I have found that one of my most hindering personal flaws is the fact that I have always been a rather spectacularly terrible speller. This of course was discovered when I began elementary school and started to learn basic reading and writing. In reading I flourished (a bit to be expected as my mother is a librarian) but in writing I continually struggled with spelling. Unfortunately, this caused me to become greatly discouraged with my academic ability for quite some time. Throughout elementary school and middle school it was a fight for me to get my schoolwork done.
And by the time I got to high school I was very unmotivated, even though I was at that point trying much harder to get my work done. Even my initial struggles with spelling in my first years in school made me thoroughly disenchanted with homework and tests. I always preferred the parts of the day when we could read silently or draw with our assignments. And as time went on I started to refuse to do my spelling homework. Some of my earliest memories of elementary school are of my mother trying to get me to do my work.
She always believed that I could do the work and was always willing to help, but I was really stubborn. Consequently | started to have to spend extra time out of class with my teachers working on my spelling work. My testing skills in of themselves were never that great but being a terrible spelling did not help me one bit on my spelling tests; which I ultimately regularly failed. This failure to do well forced my teachers to have to punish me by doing things like making me sit on the dreaded “line” during recess and not play like the other kids.
This tactic from my teachers sort of embarrassed me into trying to do more of my work because my peers already had decided that I was the smart one, so I had to live up to that. I believe that a lot of my discontent with trying to do my work and improve stemmed from an internalized belief that I would never improve and live up to the standards I held myself to. My whole family is exceptionally intelligent, my parents both went to MIT and my older sister was in the gifted program in school; so, I felt like | had to match up with their success.
Of course my family never actually put this pressure on me it was all my own doing. My family has always been very supportive of me doing my best, rather than someone else’s best. I, however, felt that my best would not be good enough. So I kept this internalized discouraged attitude for much of my early academic career. My negative perception of my own skill slowly started to seep its way into my other subjects outside of spelling, like mathematics and writing. All through elementary school and secondary elementary school I felt deeply unmotivated to try to improve.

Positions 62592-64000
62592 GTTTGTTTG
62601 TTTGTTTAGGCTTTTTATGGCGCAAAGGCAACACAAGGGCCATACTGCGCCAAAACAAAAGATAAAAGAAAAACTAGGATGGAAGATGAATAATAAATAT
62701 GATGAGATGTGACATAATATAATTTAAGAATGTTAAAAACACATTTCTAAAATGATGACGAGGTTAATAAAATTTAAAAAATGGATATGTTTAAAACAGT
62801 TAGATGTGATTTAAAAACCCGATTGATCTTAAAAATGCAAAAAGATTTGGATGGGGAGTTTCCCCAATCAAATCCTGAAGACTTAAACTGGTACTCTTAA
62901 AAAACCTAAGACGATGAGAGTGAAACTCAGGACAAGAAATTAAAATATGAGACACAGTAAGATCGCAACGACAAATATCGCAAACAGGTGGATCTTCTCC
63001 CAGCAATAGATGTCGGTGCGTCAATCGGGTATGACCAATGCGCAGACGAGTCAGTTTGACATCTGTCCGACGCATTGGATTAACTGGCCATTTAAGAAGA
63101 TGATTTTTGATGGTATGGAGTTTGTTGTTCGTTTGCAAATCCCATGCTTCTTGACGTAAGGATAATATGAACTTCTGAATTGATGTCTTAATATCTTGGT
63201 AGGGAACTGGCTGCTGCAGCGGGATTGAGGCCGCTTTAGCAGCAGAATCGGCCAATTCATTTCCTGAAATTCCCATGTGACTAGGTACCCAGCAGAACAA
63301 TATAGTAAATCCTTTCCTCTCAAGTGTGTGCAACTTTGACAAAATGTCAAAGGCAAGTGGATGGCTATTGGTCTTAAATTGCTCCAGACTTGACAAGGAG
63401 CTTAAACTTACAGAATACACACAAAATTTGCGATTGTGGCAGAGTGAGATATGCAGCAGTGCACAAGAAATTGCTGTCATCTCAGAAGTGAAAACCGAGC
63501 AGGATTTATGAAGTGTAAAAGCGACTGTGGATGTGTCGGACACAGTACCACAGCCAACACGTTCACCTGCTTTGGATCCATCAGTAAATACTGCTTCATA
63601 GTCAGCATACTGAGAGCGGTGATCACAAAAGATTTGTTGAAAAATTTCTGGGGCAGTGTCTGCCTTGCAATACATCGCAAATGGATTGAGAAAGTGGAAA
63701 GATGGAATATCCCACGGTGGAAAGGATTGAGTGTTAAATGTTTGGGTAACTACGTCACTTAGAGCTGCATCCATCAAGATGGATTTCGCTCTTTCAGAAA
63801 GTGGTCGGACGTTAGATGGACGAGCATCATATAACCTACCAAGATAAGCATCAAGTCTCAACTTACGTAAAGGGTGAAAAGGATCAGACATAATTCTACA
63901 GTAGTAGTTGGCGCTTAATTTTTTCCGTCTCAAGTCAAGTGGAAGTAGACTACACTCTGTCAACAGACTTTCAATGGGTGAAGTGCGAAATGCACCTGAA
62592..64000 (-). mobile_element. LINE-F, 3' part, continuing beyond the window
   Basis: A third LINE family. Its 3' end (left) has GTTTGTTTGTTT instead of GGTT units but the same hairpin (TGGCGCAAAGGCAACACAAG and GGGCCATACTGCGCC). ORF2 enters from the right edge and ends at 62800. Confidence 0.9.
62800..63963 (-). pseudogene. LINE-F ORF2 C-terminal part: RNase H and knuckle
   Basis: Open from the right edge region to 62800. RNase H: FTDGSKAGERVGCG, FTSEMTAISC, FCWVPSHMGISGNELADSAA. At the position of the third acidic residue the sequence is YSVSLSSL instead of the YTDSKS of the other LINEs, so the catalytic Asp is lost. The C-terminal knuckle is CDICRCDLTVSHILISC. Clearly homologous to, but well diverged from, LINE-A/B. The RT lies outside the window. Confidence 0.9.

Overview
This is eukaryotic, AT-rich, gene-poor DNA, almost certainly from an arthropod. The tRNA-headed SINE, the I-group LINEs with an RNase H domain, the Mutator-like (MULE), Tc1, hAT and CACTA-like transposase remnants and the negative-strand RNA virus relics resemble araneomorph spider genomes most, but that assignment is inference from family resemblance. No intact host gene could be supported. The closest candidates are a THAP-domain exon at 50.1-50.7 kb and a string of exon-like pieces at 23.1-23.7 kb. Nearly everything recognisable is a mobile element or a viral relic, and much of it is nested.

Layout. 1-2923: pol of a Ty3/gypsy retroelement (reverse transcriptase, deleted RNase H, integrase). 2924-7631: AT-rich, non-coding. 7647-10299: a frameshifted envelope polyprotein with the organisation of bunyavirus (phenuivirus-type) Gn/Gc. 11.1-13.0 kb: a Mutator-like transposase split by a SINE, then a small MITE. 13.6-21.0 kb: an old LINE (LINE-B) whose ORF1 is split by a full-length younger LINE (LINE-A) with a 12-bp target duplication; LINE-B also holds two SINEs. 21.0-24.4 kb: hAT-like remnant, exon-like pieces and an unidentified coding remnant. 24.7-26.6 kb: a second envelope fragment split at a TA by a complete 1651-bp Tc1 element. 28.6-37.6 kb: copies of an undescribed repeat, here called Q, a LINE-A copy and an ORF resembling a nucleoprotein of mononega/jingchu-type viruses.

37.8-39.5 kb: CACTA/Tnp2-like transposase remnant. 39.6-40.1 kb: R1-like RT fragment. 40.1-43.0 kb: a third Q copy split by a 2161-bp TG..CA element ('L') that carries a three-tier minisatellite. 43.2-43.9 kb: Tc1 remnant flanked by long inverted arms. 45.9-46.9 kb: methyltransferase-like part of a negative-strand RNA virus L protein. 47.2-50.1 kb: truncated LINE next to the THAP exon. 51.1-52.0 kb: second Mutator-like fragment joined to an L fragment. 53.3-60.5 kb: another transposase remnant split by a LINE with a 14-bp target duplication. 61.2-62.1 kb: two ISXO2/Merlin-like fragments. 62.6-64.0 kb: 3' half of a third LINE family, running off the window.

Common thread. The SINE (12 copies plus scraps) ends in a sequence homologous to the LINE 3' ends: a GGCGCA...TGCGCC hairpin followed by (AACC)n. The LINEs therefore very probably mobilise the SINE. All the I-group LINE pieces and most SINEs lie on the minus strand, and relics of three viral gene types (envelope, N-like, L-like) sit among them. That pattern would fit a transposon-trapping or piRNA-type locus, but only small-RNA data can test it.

I enjoyed the idea of learning but in practice I always felt inadequate. It came to a point at which my teachers all felt I was a pleasure to have in class but became so concerned with my infrequency of completing homework assignments that I once spent an entire day, during the fifth grade, in the “time out” room working on necessary missed assignments. Again I was deeply embarrassed and did not tell any of my classmates where I was that day, as they still had this idea of me as this hard working, smart [kid/ student/ nerd/ girl ? ].
Then in middle school, my motivation to do my work dropped so much that | had to have my teachers sign my planner each day to confirm that I had completed my homework and had accurately written down that evening’s assignment, as a communication with my parents. This was somewhat effective and got me to try a little harder to do my work. And though I still really did not want to, I started to do my work anyway. Luckily over time I got better at my English assignments as we moved away from the focus on spelling and moved more to grammar, but my mathematics abilities continued to develop in a less than satisfactory fashion.
I was improving, slowly, but still felt very unmotivated. By the time I got to high school I had became accustomed to feeling unmotivated towards schoolwork but had also gradually started to work past that. I eventually came to accept that I would always be not that great in some subject but I did come to see my skill and talents in other subjects. Reading, for one, serves as a wonderful tool to help my literacy skills, not only because I have always loved reading but as because it helped me learn and improve my grammar skills. I often find myself having moments when I read books where I realize “oh, that’s how you spell that! “.
Also I have steadily become more familiar with narrative structure and formal grammar. Accepting that I will always be at least a little bit terrible at spelling allowed me to accept, and ultimately work on improving on, the other areas of academics that I struggle with. Also my acceptance allowed me to focus more positively on the things that I am good at (art/ music/ science) and not simply see them as escapes from the subjects that I struggle with. My journey through the struggles of academia has been long and hard fought but I can safely say that I feel like I am in a much more comfortable place with my academic skill now.
This not failing to be at least partially due to the exceptional teachers I was so fortunate to have in my last few years of public education. These teachers have helped me move past my struggles and improve my work. My experience of being a terrible speller has really been a growing process throughout my life and school experience. From the time | started elementary school to even now as a first year college student, I have had to push past my insecurities with my academic skill to grow into the student I am proud to be [now/ today? ]